What about the Chinese War Sword or Broad Sword??

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Dec 2, 2004
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You always find a lot of info about that samurai sword, but really nothing about the chinese swords. I saw on CS website the Chinese War Sword and it seems impressive and I WANT IT!!!!!!! Anyway, I was wondering where would I be able to fine more about these swords such as the history and how they are made????

Thanks,
Lee
 
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Thanks for the info...I was wondering if you seen the Chinese War Sword or the Da Dao that Cold Steel offers. I dont see much on that type of sword at all. It looks like it could really kick some @$$ if it needed to, plus for being a bit heavier than the other swords it seems to be able to flow pretty fluid like the lighter swords, I may be wrong though.

Lee
 
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Haven't seen the on you're talking about but this dadao would look pretty cool in a Chinese pirate movie http://chinese-weapons.gungfu.com/

I saw a really cool sword once on some documentary about China.... it had a couple of slots in it with little captive metal balls that could roll back and forth inside the slot/s No idea what it was called though and haven't seen on on the net.
 
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flbache said:
...I was wondering if you seen the Chinese War Sword or the Da Dao that Cold Steel offers. I dont see much on that type of sword at all. It looks like it could really kick some @$$ if it needed to, plus for being a bit heavier than the other swords it seems to be able to flow pretty fluid like the lighter swords, I may be wrong though.
I received a War Sword a few years ago as a gift, and have been very happy with it. It's reasonably sharp--not a whole lot, but enough to do what a two-handed broadsword was meant to do.

It does have a comparatively heavy handle, so you'll get a good forearm workout with it; however, its very nature as a two-handed weapon allows it to flow pretty well. If you're looking for a good-looking weapon, the War Sword isn't it...of course, to a lot of people (myself included), this is a good-looking weapon.

Off-hand, if you're looking to really really punish this weapon, I wouldn't put too much faith in it... given its price, it's probably not going to last long or hold up under extremely heavy use. But it will surprise you with what it can do.
 
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I like the look because it looks as if it can take a beating and still keep on whooping butt. I dont care about looks, just what it can do. I was thinking about getting mine from CS, because they use carbon steel and it is considered to be a "working" sword, not a show piece. That is what I like!!!!! I dont know that I am gong to use it for, but I am sure that I can think of something. God help if anyone comes in my house after getting it...hahahahah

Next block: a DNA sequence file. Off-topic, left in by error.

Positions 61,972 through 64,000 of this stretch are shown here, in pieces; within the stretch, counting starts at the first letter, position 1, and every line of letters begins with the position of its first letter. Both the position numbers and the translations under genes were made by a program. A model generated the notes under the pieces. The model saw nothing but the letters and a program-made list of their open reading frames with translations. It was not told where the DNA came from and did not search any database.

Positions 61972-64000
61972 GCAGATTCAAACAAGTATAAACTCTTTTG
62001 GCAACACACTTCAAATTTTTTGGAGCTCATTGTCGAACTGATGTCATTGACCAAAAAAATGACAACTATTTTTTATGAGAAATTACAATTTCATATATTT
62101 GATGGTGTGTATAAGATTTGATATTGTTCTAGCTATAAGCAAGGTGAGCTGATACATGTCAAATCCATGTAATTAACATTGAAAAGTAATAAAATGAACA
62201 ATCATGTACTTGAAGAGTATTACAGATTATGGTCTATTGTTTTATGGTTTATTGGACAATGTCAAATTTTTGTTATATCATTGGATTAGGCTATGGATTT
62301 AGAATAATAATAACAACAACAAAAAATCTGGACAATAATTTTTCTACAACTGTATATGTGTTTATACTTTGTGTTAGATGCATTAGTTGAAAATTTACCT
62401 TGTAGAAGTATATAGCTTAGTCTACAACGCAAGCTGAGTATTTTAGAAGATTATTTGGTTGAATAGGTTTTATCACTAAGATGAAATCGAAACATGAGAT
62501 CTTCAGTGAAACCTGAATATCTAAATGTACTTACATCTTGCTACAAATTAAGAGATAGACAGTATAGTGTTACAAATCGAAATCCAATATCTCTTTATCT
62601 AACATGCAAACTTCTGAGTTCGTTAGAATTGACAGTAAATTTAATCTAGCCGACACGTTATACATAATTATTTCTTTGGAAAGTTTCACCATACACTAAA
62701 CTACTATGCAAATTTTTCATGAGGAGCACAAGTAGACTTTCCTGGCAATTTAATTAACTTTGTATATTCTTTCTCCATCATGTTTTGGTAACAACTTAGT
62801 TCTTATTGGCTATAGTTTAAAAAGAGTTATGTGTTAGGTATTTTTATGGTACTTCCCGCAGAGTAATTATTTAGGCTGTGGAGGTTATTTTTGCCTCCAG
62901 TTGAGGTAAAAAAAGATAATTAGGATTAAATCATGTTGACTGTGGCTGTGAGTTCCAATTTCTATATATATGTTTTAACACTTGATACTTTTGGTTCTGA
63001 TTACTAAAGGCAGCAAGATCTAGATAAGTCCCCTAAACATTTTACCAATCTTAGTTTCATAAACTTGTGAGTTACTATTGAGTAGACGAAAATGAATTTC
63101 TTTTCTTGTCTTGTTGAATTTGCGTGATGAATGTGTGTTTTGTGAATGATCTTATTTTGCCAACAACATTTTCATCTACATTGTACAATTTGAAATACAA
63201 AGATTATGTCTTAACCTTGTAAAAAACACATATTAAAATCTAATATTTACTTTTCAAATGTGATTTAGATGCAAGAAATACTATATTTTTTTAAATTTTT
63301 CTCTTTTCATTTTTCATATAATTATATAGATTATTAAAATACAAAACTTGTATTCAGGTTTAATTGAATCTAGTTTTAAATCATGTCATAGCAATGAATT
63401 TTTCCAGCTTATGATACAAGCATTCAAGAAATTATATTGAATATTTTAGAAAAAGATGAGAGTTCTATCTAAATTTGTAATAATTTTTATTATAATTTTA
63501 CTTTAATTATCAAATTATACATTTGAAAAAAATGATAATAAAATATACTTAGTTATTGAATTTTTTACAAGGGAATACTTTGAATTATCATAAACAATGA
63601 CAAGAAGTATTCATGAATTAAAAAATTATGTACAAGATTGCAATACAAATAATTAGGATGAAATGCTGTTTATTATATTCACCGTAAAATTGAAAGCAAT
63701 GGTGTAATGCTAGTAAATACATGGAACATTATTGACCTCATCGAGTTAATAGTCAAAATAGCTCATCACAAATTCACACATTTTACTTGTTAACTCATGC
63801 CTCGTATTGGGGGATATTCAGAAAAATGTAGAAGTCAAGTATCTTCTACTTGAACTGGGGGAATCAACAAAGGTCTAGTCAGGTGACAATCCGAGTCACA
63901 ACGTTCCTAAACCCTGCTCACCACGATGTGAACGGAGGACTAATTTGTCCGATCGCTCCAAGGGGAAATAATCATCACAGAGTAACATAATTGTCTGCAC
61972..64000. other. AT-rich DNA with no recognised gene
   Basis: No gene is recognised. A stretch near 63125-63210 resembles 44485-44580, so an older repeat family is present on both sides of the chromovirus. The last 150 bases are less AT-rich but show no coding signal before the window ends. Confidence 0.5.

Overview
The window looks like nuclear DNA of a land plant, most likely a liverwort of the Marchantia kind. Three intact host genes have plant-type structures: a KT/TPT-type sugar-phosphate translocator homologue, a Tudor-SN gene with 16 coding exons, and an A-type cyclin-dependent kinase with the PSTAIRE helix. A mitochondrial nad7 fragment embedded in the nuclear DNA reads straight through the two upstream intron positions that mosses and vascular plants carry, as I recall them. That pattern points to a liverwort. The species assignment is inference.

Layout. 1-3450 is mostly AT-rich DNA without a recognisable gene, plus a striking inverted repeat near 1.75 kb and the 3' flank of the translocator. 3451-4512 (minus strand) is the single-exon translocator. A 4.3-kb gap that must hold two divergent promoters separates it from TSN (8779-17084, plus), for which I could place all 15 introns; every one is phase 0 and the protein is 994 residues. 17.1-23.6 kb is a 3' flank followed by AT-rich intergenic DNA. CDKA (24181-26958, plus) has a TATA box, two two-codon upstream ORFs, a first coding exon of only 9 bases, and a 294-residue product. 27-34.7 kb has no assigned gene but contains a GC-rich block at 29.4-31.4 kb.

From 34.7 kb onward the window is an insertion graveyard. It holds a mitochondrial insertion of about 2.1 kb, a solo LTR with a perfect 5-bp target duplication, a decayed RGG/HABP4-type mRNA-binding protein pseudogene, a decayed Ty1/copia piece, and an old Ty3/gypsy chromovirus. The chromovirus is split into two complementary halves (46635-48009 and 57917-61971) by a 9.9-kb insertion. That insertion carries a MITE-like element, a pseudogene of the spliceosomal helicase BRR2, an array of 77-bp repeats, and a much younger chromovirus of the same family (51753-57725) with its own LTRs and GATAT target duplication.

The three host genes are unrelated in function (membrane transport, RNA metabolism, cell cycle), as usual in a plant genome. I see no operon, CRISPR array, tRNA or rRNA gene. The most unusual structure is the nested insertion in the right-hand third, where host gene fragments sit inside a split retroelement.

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what are the rings on some of the weapons used for???? I noticed on some swords there are rings near the spine of the blade, even on some of the pole arms...

lee
 
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Wasn't one of the characters in the "Arthur" flick carrying a pair of Chinese 16th or 17th Century warswords over his back?
 
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The large broad bladed Chinese war sword with the ring pommel was frequently carried over the back and drawn over the shoulder. It was used a good bit during the Warlord Era of the 1920s as a beheading sword and it was easier to draw if you grabbed the ring and pulled. For other swords with ring pommels, I suspect that ther were other reasons, as, for instance, the case of the Irish ring swords and the Roman and Sarmatian ring pommel shortswords of the late 2nd Century CE.

Rings not on the pommel but below the guard on a sword were usually put there to allow a finger to be wrapped around the guard for better control of the sword and to still have some protection. This eventually grew into the elaborate rings and branches of the swept-hilt rapier or the counter-guard on the Papenheimer rapier. Perhaps the Chinese had a similar use for them.
 
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FullerH said:
Rings not on the pommel but below the guard on a sword were usually put there to allow a finger to be wrapped around the guard for better control of the sword and to still have some protection. This eventually grew into the elaborate rings and branches of the swept-hilt rapier or the counter-guard on the Papenheimer rapier. Perhaps the Chinese had a similar use for them.
FullerH is correct--this started as a useful feature for certain blades, but like fins on a Cadillac, grew out of all sense of proportion. There are Chinese long blades that have dozens of rings up the back of the blade. Purpose? None--other than many people like the look, and they glittered and jingled when the weapon was spun or whirled. Rings like this have found their way onto a bunch of Chinese weapons, including many without blades. Basically it's all ornamentation as well, but did originate with a specific purpose in mind: control.
 
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Actually I think that the guy you talking about who was carrying a chinese sword was Mongol. Atleast his armor appeared to be Mongol, but who knows. His bow even looked Asian in appearance such as from China. I dont know. I watched it twice already looking for different things. Did Lancelot use 2 Roman swords, that is what they looked like to me. I actually liked the movie King Arthur a lot, especially since it didnt have all of that "fantasy" crap in it.

Lee
 
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